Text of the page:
Turf Wars is the second of Olivier Norek’s Captain Coste trilogy, set in the banlieues of Paris.
Norek has an unusual C.V. Born in Toulouse in 1975, he worked for a humanitarian charity in in the 1990s, and contributed to the re-construction of hospitals and refugee camps in Guyana and the former Yugoslavia. He then joined the French marines for two years, before becoming a policeman in 1997. After working in the police force in Paris for eighteen years, he started his fourth career: crime writer. To date, he’s published six novels and he was one of the writers for the sixth series of Engrenages (Spiral).
A Rough Guide to les Banlieues
Turf Wars resembles the best Scandi-thrillers. The private life of Captain Coste and his interactions with his colleagues are as important to the plot as the more traditional ‘whodunnit’ elements. Norek’s laconic, witty prose shows the various elements of the judiciary and police forces as uncooperative and bad-tempered, often more concerned with internal rivalries than the crimes which plague their area.
In Turf Wars, Coste’s main investigation concerns the murders of three dealers, followed by the grisly, ultra-violent killing of a deputy mayor. These deaths are part of a dramatic shift in power, practically a coup, among drug-dealing networks. This sparks off four days of sustained rioting. The narrative of Turf Wars is punctured with dramatic clashes and bloody action, but it as much about the social, political and moral decline of French urban life – specifically in the outlying banlieues – as about a particular criminal investigation.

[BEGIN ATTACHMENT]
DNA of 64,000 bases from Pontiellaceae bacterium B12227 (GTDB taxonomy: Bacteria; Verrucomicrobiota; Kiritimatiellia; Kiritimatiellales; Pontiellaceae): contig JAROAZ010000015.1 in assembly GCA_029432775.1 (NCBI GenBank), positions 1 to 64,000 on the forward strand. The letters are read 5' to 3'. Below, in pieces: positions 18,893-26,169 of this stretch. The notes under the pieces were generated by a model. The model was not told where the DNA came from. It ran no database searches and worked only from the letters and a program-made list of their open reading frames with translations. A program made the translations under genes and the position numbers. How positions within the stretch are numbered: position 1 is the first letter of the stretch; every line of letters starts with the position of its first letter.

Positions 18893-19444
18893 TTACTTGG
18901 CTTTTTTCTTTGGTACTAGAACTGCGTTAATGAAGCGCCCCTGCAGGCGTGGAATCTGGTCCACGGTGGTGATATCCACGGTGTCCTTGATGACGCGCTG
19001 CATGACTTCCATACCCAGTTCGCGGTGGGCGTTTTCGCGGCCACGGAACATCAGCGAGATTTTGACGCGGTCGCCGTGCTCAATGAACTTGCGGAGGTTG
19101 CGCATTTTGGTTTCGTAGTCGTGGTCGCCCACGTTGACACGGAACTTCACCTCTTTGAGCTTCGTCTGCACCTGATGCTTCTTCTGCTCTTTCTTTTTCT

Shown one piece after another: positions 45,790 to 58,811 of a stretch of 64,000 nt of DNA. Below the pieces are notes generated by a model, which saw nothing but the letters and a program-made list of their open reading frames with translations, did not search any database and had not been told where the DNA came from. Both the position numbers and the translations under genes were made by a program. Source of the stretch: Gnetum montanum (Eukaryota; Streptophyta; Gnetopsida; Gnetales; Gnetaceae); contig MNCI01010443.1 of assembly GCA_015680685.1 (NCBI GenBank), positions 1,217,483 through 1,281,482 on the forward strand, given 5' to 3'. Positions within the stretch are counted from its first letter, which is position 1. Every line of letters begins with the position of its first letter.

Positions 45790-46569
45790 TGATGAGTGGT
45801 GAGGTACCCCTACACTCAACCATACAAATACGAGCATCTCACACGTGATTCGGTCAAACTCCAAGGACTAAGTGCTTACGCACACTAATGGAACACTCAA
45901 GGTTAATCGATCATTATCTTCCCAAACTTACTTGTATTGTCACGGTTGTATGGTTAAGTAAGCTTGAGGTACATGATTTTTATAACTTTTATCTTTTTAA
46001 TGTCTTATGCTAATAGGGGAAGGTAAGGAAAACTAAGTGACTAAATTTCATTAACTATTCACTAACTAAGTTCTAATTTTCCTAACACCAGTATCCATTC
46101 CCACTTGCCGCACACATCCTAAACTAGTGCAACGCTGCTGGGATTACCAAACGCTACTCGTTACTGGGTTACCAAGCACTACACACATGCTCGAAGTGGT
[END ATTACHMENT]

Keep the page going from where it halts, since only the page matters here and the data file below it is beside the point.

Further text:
The literal translation of banlieues is suburbs, but the English word lacks the layered resonance of the French term. To most British readers, the word ‘suburbs’ suggests leafy roads and semi-detached houses, far from the hurly-burly of the city centre. In France, and above all in Paris, banlieues refers to a series of social-architectural projects around the major cities, dating back to the 1950s. These projects were initially ambitious and futuristic but have now utterly failed. They form zones which are usually separated from the centre by several kilometres, a distance spanned by unreliable and expensive public transport networks that stop early in the evenings, thereby reinforcing a sense of isolation.